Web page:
A Salute to Vienna

Having suffered through a few early morning wake ups in a row, all I wanted to do after work today was lounge on the couch and wait for SNL.  So be it.  I’ve brought pillows and blankets from my bed.  I have technology–laptop, phone, remote control–within arm’s reach.  I have Old Dutch pretzels.  I have a water bottle for the inevitable moment when I start to shrivel from the saltiness of the pretzels.  Ruby is at my feet chewing the squeaker out of her stuffed skunk (that’s an odd sentence).

On TV is, of all things, A Salute to Vienna.  It is “a music and dance gala concert showcasing the musical heritage of Vienna.”  And I’m enjoying it immensely, even though I’ve already forgotten enough German that I can only listen dumbly.

Photo credit: salutetovienna.com

Photo credit: salutetovienna.com

Every so often, as they tend to do, the PBS folks break in and ask me to donate sixty dollars so that programs like this might remain on television.  Their cause is a noble one, but I have to say that they should consider changing tactics.  Instead of politely, humbly asking for our money, perhaps they should try threats.  Like, “if you don’t call in RIGHT NOW the principal soprano will appear in your living room and blast a high C until you produce your wallet.”  Or, “Remember your little three-week Keeping up with the Kardashians marathon last summer?  Gee, I would hate to let slip about that to your friends and relatives…”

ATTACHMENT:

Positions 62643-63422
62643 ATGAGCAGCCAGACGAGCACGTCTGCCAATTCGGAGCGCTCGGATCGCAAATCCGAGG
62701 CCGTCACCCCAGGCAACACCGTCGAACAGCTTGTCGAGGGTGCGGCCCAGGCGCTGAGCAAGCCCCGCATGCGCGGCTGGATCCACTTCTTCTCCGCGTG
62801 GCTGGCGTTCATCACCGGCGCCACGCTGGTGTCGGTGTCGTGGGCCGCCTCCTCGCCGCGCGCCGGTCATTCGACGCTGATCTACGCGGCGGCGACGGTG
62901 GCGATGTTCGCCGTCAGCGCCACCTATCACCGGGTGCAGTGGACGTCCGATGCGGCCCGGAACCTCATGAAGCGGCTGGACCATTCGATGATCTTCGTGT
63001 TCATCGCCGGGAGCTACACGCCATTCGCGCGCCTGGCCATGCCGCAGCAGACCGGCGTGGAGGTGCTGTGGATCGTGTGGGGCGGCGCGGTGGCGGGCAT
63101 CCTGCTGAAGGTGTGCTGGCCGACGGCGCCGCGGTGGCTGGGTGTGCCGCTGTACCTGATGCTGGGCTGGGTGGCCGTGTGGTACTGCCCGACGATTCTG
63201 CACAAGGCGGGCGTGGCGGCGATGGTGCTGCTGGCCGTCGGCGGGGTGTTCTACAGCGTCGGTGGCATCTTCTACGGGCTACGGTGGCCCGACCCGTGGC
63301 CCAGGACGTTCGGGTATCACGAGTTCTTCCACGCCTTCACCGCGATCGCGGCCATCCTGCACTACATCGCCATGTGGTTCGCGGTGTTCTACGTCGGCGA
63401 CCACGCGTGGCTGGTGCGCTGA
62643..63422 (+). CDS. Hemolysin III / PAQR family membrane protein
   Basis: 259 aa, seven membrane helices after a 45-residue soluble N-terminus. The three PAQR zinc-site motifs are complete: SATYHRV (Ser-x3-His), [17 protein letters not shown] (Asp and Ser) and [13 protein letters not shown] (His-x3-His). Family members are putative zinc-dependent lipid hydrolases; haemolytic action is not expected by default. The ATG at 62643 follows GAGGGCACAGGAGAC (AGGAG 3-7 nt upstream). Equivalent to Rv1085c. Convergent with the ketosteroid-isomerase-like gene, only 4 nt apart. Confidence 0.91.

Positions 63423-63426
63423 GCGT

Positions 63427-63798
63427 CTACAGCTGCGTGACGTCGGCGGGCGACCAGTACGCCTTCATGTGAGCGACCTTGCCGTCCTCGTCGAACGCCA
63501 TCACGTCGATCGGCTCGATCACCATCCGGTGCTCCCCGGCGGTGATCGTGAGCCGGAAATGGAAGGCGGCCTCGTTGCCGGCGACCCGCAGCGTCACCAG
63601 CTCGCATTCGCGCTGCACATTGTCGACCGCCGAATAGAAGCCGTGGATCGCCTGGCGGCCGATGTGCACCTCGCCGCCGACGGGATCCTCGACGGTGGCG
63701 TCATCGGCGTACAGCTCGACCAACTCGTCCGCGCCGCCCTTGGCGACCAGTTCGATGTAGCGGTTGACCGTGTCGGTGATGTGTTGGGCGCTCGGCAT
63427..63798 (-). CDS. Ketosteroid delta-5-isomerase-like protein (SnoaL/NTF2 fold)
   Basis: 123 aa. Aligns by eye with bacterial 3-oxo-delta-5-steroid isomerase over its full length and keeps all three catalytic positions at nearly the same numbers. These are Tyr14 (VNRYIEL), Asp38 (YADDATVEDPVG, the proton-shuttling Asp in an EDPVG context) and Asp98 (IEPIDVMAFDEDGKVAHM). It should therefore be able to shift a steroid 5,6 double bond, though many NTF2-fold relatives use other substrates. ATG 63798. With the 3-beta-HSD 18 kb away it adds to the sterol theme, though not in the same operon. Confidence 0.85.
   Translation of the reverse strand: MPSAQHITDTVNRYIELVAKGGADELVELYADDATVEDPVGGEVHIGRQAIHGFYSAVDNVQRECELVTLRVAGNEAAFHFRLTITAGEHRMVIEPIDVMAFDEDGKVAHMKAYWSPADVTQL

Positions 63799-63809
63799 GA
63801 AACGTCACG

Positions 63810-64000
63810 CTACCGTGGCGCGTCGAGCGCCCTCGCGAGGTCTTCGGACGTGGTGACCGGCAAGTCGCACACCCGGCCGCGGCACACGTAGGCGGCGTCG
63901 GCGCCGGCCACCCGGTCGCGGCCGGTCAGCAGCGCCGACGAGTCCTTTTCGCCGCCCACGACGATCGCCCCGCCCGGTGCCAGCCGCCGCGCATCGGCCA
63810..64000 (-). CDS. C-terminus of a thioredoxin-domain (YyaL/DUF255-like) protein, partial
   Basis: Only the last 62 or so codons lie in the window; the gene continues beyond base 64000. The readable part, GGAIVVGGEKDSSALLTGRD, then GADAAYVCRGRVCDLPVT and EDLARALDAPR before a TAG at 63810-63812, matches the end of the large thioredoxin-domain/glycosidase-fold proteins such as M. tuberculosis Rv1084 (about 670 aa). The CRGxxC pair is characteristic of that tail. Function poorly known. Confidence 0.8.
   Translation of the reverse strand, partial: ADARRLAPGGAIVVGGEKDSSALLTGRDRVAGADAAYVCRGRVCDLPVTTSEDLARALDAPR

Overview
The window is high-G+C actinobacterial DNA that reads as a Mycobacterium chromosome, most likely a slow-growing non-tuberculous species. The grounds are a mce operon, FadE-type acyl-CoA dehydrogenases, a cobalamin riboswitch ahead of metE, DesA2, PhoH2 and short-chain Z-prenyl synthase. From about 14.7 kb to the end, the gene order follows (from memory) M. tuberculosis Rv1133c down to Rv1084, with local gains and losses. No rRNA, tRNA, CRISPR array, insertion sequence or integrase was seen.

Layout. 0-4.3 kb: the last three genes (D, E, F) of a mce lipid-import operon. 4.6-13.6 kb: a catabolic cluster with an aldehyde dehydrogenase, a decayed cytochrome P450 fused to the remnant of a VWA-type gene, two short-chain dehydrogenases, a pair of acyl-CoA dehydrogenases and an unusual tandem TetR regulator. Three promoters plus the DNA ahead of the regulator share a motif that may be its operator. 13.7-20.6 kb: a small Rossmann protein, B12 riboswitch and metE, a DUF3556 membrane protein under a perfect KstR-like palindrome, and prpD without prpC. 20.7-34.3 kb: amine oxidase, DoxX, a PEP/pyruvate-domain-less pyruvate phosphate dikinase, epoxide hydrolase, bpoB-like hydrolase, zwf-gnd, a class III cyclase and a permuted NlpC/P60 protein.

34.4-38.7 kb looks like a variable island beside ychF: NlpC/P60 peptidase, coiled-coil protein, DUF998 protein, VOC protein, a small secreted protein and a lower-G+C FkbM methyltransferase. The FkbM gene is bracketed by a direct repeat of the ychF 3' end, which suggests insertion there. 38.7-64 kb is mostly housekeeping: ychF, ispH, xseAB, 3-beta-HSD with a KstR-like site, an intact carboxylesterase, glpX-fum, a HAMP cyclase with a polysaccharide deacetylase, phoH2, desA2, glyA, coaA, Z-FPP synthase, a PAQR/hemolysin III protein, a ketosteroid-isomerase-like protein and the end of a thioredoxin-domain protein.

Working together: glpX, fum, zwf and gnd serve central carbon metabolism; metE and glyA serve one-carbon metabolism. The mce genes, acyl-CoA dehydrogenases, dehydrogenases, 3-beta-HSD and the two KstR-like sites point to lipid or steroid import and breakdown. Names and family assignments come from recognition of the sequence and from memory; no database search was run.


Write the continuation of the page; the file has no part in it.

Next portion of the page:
Beyond inspiring brilliant fundraising strategies, A Salute to Vienna is making me remember when I was in Vienna myself a few years ago.  Particularly, when friends and I stood in line for hours in order to get 4 Euro parterre seats for the Magic Flute at the Vienna State Opera.  Despite parterre translating to “standing room in which you may fight over velvet-topped railings to lean on.  Tough luck, Holly.  You should have worn more comfortable shoes.”, it was a beautiful night in a beautiful city.

Wiener_Staatsoper

Heck, maybe I’ll cough up that sixty dollars.

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Friday Favorites 3

This song: